GEO Facilities Plan
 

5.0 Facilities and Education27

The GEO-sponsored facilities while having primarily a research-driven mission, also have ambitious education and outreach programs in place and in development. These programs typically reflect the missions of the facilities, yet are designed for broad impact at multiple educational levels: graduate and postdoctoral, undergraduate, pre-college, and public outreach.

The programs provide a continuum of learning vital to fostering geoscientific excellence, and promote public support for the geosciences enterprise. GEO can increase its support of education through traditional programmatic vehicles and expansion of GEO's Awards to Facilitate Geoscience Education Program, NSF 97-174 (continued through FY99 as Geoscience Education, NSF 99-44). Examples of the facilities programs for which expanded support is being considered are:  

  • UCAR supports a large number of educational programs aimed at the full range of education levels, including public outreach. The Program for the Advancement of Geoscience Education (PAGE, located at: http://www.page.ucar.edu, accessed January 22, 1999) supports the shared development and dissemination via the facility network of multidisciplinary curricula integrated with modern communications technologies.
  • IRIS has established an education and outreach program aimed at using the excitement of seismology and related geosciences as a stimulant to improving science education at all levels. Of particular note is the Princeton Earth Physics Project, placing scientifically useful seismometers in pre-college classrooms, linking separate sites to the IRIS data center simultaneously, and developing supporting curricula. In cooperation with the USGS Albuquerque Seismological Laboratory and the New Mexico Museum of Natural History and Science, IRIS has developed a museum display on earthquakes featuring real-time display of seismograms from around the world. The exhibit is currently on national tour as part of the Franklin Institute's `Powers of Nature' exhibit.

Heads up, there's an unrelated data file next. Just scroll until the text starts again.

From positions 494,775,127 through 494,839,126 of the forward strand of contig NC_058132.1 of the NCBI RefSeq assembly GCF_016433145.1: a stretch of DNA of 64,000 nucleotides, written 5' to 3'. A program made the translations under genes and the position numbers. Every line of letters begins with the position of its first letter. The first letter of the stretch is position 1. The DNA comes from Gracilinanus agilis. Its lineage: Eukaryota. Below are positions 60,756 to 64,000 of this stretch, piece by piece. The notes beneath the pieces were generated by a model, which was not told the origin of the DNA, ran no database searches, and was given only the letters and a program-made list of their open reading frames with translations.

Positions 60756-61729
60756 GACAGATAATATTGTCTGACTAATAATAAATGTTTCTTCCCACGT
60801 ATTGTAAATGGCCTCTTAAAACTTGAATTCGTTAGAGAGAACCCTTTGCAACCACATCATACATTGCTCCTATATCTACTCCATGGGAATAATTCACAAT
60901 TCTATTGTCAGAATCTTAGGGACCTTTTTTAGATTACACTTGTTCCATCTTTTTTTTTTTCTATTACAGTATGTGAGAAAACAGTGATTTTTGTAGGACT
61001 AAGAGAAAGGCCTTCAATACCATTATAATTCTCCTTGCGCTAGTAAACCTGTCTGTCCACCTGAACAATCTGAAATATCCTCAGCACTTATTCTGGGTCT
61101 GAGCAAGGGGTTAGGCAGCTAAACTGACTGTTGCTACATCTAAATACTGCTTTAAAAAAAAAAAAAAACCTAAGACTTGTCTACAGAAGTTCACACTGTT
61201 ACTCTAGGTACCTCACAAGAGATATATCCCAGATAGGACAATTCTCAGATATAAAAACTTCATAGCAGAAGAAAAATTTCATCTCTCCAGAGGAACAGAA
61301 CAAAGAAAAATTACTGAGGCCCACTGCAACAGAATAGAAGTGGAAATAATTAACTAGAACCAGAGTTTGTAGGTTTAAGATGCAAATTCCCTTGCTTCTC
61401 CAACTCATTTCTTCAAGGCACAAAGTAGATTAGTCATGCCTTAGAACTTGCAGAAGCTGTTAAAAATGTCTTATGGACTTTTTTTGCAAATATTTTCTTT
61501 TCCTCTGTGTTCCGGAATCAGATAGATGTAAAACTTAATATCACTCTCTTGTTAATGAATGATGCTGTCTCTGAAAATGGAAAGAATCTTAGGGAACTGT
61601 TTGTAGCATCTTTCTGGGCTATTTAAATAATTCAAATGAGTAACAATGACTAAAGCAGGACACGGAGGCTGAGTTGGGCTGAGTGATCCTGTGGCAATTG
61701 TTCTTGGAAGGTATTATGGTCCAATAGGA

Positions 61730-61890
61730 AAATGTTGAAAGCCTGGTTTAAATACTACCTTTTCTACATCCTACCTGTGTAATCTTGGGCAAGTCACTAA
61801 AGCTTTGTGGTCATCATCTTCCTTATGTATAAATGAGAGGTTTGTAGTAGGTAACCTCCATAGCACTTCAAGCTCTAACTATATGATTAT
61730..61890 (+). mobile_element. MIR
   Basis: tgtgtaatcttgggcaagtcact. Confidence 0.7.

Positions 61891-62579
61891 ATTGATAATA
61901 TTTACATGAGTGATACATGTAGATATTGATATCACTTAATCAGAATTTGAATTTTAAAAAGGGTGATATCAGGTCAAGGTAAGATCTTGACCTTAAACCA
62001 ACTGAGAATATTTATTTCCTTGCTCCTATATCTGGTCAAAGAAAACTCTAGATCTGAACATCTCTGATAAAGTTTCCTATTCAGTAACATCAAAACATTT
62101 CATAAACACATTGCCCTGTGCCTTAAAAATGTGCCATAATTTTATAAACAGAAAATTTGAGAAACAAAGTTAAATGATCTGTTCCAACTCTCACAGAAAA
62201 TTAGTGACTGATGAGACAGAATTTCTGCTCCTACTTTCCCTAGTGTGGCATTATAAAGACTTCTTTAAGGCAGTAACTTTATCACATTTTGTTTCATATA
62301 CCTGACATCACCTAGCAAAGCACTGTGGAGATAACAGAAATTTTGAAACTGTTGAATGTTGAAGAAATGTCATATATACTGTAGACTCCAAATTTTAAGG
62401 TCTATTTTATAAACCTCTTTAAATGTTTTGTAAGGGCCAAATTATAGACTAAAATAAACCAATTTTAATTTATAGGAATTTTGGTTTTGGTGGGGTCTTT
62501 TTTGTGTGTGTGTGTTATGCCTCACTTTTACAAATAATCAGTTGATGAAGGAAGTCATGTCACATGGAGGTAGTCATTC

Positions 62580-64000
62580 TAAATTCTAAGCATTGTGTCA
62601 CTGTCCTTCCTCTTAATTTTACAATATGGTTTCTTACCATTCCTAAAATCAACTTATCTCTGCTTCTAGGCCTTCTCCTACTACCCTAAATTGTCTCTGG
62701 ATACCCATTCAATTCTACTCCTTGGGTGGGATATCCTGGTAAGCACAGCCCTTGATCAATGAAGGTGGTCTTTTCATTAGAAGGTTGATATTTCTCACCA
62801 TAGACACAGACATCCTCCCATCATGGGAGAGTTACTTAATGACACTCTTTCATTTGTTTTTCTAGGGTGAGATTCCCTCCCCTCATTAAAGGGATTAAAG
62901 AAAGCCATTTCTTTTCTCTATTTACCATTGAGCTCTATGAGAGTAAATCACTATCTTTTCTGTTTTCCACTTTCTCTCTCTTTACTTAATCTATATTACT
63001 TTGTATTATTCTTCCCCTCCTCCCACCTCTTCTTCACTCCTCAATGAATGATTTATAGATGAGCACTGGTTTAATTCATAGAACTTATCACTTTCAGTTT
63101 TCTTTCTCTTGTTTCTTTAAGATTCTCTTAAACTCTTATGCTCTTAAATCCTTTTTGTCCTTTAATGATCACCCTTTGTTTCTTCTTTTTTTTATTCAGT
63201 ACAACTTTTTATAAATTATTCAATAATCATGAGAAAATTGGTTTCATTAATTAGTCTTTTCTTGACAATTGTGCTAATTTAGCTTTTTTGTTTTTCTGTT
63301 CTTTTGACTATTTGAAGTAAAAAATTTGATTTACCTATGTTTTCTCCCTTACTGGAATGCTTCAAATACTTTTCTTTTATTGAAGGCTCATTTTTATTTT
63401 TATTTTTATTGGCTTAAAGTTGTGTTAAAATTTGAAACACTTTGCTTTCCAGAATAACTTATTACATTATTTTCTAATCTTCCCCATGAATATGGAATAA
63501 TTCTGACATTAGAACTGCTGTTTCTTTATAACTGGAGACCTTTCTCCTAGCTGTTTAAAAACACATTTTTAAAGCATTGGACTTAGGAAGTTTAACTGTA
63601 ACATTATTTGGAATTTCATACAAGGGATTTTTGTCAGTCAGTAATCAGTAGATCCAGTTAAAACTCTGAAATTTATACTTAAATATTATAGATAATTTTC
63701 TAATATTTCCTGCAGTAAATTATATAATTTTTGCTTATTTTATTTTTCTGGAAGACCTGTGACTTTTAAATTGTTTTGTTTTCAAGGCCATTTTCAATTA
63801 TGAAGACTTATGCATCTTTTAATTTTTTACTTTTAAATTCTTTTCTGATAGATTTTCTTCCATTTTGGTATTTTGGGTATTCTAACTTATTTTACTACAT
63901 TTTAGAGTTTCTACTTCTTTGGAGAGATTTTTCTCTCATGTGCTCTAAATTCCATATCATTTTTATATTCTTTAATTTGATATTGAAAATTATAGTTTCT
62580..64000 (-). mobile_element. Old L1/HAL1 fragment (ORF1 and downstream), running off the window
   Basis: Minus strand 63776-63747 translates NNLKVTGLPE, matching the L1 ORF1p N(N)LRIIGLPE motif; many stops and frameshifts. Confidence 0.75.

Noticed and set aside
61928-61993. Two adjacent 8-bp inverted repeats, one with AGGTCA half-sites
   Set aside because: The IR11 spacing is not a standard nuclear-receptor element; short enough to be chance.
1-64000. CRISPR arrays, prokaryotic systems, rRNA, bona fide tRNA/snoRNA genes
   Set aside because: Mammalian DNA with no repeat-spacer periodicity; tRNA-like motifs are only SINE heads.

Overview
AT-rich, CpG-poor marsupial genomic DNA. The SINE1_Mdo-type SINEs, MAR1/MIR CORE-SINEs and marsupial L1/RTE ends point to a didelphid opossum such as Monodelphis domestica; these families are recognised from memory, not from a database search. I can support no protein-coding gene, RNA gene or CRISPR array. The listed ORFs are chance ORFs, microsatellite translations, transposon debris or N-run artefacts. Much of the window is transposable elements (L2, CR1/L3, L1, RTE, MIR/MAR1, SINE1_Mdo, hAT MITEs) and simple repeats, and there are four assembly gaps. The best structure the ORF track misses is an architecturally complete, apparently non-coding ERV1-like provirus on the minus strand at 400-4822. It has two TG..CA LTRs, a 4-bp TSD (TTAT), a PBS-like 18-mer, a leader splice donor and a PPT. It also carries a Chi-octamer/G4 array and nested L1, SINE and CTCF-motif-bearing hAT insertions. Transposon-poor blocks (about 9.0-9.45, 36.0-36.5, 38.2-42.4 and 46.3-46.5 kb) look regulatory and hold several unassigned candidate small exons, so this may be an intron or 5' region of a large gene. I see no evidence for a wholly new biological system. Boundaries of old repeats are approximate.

• The ODP has established a broad range of educational activities at all levels. The ODP sponsors a fellowship program, as well as the participation of students aboard the JOIDES Resolution. Distinguished lectures are organized each year by the ODP. The ODP also supports various efforts involved in developing public outreach and educational materials.

GEO has supported programs having significant impacts on education in the geosciences. Some examples include:

  • outreach programs that emphasize hands-on learning and participation of students,
  • teacher training programs aimed at involving students in research,
  • partnerships with public schools,
  • undergraduate research fellowship programs, and
  • activities in cooperation with aquariums and museums.

GEO places profound importance on students, at all levels. Gaining direct experience with applications of state-of-the-art instrumentation in the laboratory and in the field is important and GEO should support mechanisms that provide this experience through facilities. One such approach is a program of incremental funding, allowing students to access selected facilities, while, in turn, providing the facilities with enhancement of technician support and full utilization.

Finally, as part of NSF's intention to create a national digital library as a distributed capability, GEO has begun a cooperative program with the Division of Undergraduate Education focused on an Earth systems science curriculum component. GEO will continue developing this collaboration, and pursue similar activities with other Divisions of the Directorate for Education and Human Resources (EHR).

 

[an error occurred while processing this directive]
GEO Facilities Plan Start Page